“Do you really want to go to Africa?”

This is a question I get asked surprisingly often, as I’m going to be spending the rest of 2015 studying abroad in Ghana and Morocco. This inquiry usually comes up after I’ve informed someone that instead of studying in a quaint European town, I’m traveling to what is still considered the “third world.” But I couldn’t be more excited to go.

From a young age, I’ve always loved to travel, but my parents and I never went on conventional vacations. When I was 11, I took a few weeks off of school and traveled around New Zealand in a camper caravan with my family. And we always dreaded the family reunions on Caribbean cruises, not only because we had to spend time with our relatives, but be with a bunch of Americans on a gas-guzzling monster boat.

Inspired by our love of travel, my family hosted a variety of foreign exchange students, including a girl from Ghana named Michelle. She gave us kente cloth, a silk and cotton fabric known for its vibrant colors, and made us jollof rice, a traditional Ghanaian dish. Before she left, she invited my whole family to visit her in Ghana, and I knew I would eventually take her up on that offer.

Fast-forward through years of French, international studies and journalism classes in which I learned about African history, media and culture, and I knew it was finally time to visit the continent I’d spent so much time studying about.

As an African studies minor, I feel obligated to visit as many places as possible on the continent. Of course, it sounds silly to even say “Africa” as a singular space,” as there are significant cultural differences not only across borders, but also within countries. Even in Ghana, there are over 100 different ethnic groups. I decided to study in Morocco and Ghana partially because both countries are so different from each other.

There are also many personal reasons why I want to study in Africa instead of some city that would make my grandmother feel more at ease. I’ve traveled to Europe before, and while I enjoyed it, it’s hard to justify traveling to a place I have already visited when there are so many more countries left unexplored.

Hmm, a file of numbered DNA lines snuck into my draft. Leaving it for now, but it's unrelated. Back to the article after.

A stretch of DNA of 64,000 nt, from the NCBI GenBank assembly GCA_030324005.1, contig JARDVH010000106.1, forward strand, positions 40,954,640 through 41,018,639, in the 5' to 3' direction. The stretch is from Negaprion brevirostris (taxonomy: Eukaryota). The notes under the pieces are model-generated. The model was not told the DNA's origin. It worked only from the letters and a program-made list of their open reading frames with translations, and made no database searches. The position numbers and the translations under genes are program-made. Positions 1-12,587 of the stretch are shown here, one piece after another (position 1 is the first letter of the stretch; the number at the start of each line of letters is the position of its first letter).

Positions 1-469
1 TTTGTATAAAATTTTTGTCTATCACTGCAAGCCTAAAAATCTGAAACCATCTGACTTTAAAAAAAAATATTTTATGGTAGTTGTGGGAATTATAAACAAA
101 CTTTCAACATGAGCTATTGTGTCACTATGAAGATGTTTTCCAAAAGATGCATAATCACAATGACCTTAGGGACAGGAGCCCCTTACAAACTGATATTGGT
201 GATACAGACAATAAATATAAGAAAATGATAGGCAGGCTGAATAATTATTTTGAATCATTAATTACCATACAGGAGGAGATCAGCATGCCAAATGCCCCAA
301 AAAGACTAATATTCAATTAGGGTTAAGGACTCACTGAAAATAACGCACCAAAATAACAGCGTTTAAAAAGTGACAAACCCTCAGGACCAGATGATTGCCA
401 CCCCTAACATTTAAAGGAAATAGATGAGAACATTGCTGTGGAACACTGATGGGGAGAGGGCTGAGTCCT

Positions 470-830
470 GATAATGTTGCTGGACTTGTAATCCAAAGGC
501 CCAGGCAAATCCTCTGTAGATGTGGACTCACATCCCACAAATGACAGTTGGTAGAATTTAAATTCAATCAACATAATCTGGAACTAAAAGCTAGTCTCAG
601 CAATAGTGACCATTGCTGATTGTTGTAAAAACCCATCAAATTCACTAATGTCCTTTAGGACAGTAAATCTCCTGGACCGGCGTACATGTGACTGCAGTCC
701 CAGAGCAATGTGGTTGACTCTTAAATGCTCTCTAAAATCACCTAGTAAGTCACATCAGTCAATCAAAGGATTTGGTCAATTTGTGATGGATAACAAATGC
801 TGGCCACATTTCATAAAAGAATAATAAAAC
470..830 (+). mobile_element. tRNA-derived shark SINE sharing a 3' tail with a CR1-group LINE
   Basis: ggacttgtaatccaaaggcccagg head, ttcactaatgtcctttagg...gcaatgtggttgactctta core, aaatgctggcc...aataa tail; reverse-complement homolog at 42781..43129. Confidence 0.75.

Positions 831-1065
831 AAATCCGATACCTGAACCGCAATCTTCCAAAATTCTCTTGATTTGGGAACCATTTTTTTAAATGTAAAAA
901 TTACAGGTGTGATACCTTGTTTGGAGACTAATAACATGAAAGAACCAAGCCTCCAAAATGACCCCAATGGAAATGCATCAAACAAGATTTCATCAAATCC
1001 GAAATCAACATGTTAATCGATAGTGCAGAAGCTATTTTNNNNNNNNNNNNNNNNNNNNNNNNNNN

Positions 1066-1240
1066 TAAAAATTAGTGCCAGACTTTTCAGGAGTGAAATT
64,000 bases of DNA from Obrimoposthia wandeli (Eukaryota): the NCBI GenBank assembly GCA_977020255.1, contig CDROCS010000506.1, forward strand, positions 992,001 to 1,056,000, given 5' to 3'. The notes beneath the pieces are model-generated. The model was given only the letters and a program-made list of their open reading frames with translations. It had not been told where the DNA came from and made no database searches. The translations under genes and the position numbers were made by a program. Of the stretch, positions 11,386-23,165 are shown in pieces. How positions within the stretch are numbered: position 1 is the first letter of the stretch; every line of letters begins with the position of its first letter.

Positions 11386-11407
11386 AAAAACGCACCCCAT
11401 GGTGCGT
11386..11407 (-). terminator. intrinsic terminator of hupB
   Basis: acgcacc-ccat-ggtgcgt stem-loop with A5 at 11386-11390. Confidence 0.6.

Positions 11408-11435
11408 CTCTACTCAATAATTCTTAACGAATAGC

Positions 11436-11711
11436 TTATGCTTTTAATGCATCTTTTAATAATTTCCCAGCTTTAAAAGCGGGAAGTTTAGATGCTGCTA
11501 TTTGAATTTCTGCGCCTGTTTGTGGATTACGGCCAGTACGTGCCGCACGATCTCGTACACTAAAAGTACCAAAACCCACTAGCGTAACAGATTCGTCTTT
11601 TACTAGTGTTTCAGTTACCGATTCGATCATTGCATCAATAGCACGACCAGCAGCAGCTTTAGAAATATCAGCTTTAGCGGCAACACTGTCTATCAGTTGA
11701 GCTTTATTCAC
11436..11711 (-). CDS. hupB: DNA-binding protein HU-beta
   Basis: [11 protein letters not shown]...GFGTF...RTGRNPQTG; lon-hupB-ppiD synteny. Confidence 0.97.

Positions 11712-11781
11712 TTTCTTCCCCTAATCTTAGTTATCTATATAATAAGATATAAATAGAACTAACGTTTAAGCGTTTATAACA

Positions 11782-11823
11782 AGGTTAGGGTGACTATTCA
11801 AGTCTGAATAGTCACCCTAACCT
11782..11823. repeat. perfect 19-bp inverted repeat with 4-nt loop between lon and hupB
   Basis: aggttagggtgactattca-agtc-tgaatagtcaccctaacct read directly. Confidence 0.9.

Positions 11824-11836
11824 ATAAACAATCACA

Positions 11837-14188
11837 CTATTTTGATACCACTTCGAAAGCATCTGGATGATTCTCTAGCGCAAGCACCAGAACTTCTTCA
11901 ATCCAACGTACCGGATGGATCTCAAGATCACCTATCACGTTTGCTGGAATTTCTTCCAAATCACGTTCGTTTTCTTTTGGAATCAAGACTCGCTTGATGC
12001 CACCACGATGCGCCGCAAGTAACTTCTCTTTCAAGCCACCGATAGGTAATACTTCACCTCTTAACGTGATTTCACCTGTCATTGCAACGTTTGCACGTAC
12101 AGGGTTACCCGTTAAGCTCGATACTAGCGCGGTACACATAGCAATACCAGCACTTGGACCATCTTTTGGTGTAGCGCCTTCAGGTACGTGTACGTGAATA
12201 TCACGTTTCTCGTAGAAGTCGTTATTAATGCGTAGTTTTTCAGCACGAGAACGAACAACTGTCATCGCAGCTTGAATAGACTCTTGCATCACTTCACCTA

In addition, while there are cultural differences between Western Europe and the United States (dinner at 9 p.m. is always an adjustment), I usually feel surprisingly comfortable in European cities. In simple travel clothes and speaking respectable French, I eerily feel like I fit in.

I know that traveling to Ghana and Morocco will be more of a cultural shift. I have never lived in very religious or conservative places, but in both countries, dominant religions play an important role in everyday life. Around 71 percent of Ghanaians are Christian and a striking 99 percent of Moroccans are Muslim and both still do not provide equal rights to women and queer people.

Consequently, this is also where some of the criticism I get for traveling to Africa comes from, as many Americans still view it as dangerous. I can’t count the number of times that someone has questioned my decision to travel to countries that are “unsafe.”

Most of the time, these comments catch me off guard, and I’m often stuck scrambling to figure out what I want to say. This is especially frustrating when I’m forced to justify myself to people who have never even traveled to Ghana or Morocco.

Additionally, many of these remarks have come from men telling me that as a woman, it is “risky” for me to travel to Africa. There is a persisting stereotype that woman have to worry more about their safety abroad. This sexist opinion, besides being mostly false, also raises the question of whether women should still be policed about where they can and can’t go.

Of course, I’m not naïve enough to think that there are not certain places in the world where it is unsafe for women to be in the public sphere, but these are the minority. While I try to silence the comments of these sexist naysays, it’s hard not to take them personally.

From speaking with women who have visited Morocco and Ghana, I have heard stories of intense street harassment that could rival what I hear walking past herds of frat bros on a Friday night. But the point is not to see this harassment as a determent.

Instead, there are valid critiques of white people going to Africa, especially when it comes to being conscious of your impact on local communities. Often, I struggle to not sound like a privileged white person traveling to Africa, even though I am. I know that I have grown frustrated by friends who travel to a developing country, be it in Africa or another part of the Global South, and come back “changed.”

I believe much more productive discussion can occur when discussing the role I play as an American journalist and student traveling to Africa than whether it is “unsafe” for me to go there. But I’ve also found a good way to get around that question.

Now, when someone asks me, “Do you really want to go to Africa,” I say, “Yes.”